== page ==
Cuda to save the world
It's all about peace, love, understanding and parallel computing according to Nvidia CEO, Jen-Hsun Huang, speaking today at the GPU Technology Conference (GTC) in San Jose, CA.
Huang made sure to leave the audience in no doubt that parallel computing, for Nvidia anyway, was all about the Cuda architecture and the wider Cuda "ecosystem".
According to Jen-Hsun, over 90,000 developers are now using Cuda and 200 universities are teaching it as a subject in their computer science programs. Ever modest, Huang noted "This is the most pervasive parallel computing architecture known to man."
Industry on speed
Discussing the impact of speed in changing industries, Jen-Hsun asked the audience to imagine what it would be like to be able to get from New York to San Francisco in just three minutes, or grow rice in just two days. "Being able to speed up your work 100 times, 200 times, changes industries," he said noting how transformative such changes would be.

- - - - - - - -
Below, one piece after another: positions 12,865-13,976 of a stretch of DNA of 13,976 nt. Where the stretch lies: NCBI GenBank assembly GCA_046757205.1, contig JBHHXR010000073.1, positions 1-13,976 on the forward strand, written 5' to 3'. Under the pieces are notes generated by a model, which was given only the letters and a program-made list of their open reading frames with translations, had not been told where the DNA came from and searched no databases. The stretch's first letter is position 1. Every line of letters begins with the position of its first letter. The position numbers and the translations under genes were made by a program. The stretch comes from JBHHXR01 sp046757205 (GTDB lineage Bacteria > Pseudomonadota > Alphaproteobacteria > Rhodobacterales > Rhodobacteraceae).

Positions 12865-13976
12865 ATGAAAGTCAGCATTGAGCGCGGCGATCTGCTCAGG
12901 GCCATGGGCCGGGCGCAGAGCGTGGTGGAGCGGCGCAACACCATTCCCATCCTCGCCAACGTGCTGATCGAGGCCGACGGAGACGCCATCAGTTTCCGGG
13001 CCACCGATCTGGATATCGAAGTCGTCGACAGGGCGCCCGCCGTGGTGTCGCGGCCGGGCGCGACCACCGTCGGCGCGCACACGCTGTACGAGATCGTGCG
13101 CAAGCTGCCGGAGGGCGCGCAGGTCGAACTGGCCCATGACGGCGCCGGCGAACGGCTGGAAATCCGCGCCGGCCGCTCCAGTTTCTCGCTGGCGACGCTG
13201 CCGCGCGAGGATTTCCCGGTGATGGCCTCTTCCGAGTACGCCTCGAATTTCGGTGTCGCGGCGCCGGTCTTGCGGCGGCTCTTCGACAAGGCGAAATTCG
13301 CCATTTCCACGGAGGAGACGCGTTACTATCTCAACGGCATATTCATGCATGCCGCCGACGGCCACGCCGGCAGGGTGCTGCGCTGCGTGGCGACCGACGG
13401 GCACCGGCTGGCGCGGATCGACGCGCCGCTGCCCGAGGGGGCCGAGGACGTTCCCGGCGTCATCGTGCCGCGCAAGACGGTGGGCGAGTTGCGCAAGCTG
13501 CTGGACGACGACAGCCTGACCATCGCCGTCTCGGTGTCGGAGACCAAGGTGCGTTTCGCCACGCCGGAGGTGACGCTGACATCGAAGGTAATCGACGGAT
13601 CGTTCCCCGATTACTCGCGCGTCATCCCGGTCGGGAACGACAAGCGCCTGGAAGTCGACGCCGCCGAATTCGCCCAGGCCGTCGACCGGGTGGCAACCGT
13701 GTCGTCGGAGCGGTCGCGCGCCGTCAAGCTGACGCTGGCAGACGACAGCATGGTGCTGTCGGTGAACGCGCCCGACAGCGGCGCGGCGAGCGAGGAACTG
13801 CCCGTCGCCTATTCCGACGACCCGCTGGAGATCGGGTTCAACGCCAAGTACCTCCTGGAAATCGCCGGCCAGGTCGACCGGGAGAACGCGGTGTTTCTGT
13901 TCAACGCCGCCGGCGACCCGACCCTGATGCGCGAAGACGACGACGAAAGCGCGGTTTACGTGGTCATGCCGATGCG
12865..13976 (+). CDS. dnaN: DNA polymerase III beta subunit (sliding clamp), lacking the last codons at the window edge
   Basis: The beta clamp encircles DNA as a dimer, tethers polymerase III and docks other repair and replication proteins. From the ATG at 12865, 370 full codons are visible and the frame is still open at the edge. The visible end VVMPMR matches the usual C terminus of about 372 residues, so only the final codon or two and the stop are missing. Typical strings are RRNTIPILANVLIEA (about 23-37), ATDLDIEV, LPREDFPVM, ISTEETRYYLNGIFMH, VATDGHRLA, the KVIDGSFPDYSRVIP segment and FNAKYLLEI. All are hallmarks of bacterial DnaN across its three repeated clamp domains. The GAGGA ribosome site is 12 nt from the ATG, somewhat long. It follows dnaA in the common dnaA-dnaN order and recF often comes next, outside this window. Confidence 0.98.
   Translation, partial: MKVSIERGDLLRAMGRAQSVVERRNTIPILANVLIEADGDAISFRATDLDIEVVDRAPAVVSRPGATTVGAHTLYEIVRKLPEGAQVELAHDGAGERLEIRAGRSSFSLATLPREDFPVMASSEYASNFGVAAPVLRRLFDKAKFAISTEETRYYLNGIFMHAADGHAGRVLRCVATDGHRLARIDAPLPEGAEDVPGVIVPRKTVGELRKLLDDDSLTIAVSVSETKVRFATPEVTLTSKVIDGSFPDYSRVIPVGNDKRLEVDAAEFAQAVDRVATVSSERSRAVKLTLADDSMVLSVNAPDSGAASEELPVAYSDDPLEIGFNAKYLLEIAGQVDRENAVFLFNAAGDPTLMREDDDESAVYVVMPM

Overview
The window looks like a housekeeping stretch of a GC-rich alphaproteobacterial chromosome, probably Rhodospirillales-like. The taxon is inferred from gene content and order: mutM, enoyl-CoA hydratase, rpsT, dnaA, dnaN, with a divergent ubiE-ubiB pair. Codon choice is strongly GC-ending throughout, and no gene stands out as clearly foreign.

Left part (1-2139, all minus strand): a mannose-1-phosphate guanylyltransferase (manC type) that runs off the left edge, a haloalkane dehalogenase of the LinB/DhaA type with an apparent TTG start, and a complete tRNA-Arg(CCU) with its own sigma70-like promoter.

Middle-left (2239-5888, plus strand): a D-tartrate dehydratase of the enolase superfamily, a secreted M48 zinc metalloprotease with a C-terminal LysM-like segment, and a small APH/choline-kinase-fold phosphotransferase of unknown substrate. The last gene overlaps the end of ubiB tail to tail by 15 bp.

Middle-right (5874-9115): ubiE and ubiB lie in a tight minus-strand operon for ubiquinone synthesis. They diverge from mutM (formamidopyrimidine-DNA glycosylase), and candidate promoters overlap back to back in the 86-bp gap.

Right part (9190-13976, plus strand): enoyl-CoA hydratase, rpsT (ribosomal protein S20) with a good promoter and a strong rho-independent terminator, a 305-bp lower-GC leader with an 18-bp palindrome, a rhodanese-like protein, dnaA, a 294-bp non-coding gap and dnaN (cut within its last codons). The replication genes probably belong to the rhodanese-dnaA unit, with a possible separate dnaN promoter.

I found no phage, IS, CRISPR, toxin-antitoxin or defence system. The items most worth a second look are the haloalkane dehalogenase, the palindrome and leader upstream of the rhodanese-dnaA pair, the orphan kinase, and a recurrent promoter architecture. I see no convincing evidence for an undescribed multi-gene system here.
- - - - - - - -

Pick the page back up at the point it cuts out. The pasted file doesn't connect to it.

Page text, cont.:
Then, just as we were about to ask ourselves whether Nvidia was branching out into superspeed concords or rice paddies, Huang arrived at his point, declaring, "It's about heterogeneous computing, not homogeneous computing."
Huang posited that there was no reason why not to use the best CPUs and GPUs together to speed up computational tasks up to 200 times, showing a setup of one CPU combined with 450 Cuda cores. "It does no harm," he explained, adding that, in fact, in some cases, it could do rather a lot of good.
To prove his point, Huang invited David Robinson, CEO of Techniscan to the stage. Techniscan is a Utah-based company currently working to optimize ultrasound for early detection of tumours that could lead to breast cancer. Breast cancer, Huang reminded the audience, is completely curable if caught in time.
Robinson described how processing nine million Voxels and 120 million FFT calculations took four CPU clusters over an hour, but that just two Tesla C1060s took less than 30 minutes, equalling a GPU performance/price improvement of some eight times. "The idea that we can detect more cancers, smaller cancers, cancers in women that mammography doesn't serve well -- that's exactly our goal," said Robinson.